Michael Waitze 32:18
And how do you guys make money? Is this a SaaS platform that you sell? or?

Gourab Mukherjee 32:21
Yeah, it is, it is very straightforward SaaS, the multiple SaaS models depending and we’re flexible, in the manner in which it adds, or it immediately adds up to the business value of our partner, subscription based per user per year, we also get an API call kind of a situation. Right now, we’re just rolling out to the partner in the Philippines, where they have a limited user pool, and they would prefer to have an annual enterprise license for eat as much as you can, and signed up for like, you know, a good two years with that. So we are flexible in the manner in which we want to do, we like to keep our upside on some value. So if we are delivering value in terms of improving or getting some kind of engagement numbers, then you know, we would want to we’d like to participate on that on that upside. Same as if we improve using the platform if it improves the health outcomes or aktivo score pulled from a certain baseline, we would like to be participate on that upside as well.

Michael Waitze 33:32
And have you been bootstrapping up until now? Or have you been funded externally as well?

Gourab Mukherjee 33:36
No, we’ve received a raised close to $4 million to date. And that, like I said, it’s been three and a half years, little close to three and a half years to get to where we are. If I start off from scratch, it will probably take me about three and a half years, three years, again, to get to where I am, and maybe not $4 million, maybe $3 million, but it’ll take me that much.

Michael Waitze 34:03
Got it. And the last thing I’ll ask you is what kind of advice would you give to the insurance companies that you deal with about how to deal with sort of smaller companies and the disruption that’s taking place in the insurance industry right now?

Gourab Mukherjee 34:16
I think it’s more about really identifying some business use case I think it’s just not about just the innovation team picking up and doing a project it’s just really what we have seen where the magic really happens with some of our partners where it was the business team lead and innovation team supported and athat’s that’s where I think they’re, I understand there’s a big businesses they’re focused on you know, quarter on quarter results, but when certain business team picks up that you know, some of these if rolled out quickly, which platforms like aktivo labs definitely helps them in very short turnarounds to go lives can just test it out in terms of rollouts of these, how does it lead to exact business outcomes? Obviously, I mean, it’s not just only a long term play, but you can start off in terms of generating business outcomes and in very short time, and start now because I think there are some certain players who have taken the initiative to get into the space, the longer they have the data, they would be in a much better position to come up with innovation in product design, and also on customer engagement and retention.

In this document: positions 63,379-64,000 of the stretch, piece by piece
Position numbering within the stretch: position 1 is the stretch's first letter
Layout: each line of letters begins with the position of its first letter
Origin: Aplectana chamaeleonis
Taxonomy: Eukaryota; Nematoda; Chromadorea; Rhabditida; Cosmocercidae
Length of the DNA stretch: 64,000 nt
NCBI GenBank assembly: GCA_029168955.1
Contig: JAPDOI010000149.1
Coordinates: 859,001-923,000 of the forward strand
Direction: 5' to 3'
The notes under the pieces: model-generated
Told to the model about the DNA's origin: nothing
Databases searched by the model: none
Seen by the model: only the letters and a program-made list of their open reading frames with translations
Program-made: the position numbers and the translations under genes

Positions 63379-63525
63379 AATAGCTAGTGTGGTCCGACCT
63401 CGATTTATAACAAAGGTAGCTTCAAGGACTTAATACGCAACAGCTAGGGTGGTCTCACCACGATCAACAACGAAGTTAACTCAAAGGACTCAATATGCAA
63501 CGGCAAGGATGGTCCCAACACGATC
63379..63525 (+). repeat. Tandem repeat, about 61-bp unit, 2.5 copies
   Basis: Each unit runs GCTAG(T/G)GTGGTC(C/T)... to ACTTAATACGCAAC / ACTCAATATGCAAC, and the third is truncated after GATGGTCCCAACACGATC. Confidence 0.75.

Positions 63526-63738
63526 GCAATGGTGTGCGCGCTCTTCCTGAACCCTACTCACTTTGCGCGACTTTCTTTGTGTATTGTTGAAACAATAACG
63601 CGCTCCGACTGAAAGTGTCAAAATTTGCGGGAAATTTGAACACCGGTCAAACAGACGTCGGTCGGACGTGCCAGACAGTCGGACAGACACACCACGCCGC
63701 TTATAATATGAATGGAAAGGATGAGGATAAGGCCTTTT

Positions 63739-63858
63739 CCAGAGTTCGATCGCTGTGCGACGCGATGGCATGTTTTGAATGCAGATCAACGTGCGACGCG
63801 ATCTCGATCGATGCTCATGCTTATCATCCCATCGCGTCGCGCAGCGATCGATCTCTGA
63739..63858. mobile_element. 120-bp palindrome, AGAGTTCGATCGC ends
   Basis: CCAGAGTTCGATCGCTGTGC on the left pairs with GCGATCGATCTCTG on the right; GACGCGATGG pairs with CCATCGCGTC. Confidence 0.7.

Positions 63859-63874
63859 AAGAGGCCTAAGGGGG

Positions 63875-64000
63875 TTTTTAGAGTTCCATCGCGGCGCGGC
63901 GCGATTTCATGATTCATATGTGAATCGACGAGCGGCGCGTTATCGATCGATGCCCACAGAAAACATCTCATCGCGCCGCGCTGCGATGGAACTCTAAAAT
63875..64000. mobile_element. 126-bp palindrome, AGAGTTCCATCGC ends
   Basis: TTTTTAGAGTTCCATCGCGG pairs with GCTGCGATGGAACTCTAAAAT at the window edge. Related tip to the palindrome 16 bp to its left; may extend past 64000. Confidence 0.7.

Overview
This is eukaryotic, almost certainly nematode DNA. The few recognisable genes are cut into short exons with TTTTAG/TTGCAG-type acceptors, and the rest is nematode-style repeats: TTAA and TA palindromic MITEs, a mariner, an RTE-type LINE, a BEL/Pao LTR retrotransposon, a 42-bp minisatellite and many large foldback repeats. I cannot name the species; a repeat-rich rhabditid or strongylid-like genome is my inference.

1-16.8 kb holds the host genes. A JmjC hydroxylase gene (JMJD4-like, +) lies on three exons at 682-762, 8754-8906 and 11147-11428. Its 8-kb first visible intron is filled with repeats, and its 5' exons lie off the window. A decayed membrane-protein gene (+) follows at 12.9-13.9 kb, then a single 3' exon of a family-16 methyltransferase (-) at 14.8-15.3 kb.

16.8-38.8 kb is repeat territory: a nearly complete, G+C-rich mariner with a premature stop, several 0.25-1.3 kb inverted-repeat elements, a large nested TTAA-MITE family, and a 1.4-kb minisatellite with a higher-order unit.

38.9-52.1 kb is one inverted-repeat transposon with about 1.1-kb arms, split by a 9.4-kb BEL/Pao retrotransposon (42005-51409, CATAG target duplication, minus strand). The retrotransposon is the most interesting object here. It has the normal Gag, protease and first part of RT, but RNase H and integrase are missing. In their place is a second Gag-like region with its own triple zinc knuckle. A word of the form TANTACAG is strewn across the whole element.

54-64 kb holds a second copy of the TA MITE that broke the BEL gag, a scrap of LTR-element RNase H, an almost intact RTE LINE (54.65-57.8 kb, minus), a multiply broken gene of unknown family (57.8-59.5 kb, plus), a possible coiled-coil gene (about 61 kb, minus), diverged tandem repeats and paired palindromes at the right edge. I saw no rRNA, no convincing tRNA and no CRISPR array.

Michael Waitze 35:42
Okay, that’s awesome. Look, I wanna I really want to thank you for coming in and doing this today. Gourab Mukherjee, a co founder and the CEO of Aktivo Labs today was really awesome. Thank you.

Gourab Mukherjee 35:53
Thank you so much, Michael. Really appreciate it.

Looking for more episodes on HealthTech? Listen to our episdode with Raghav Murali-Ganesh, the Founder of CancerAid here.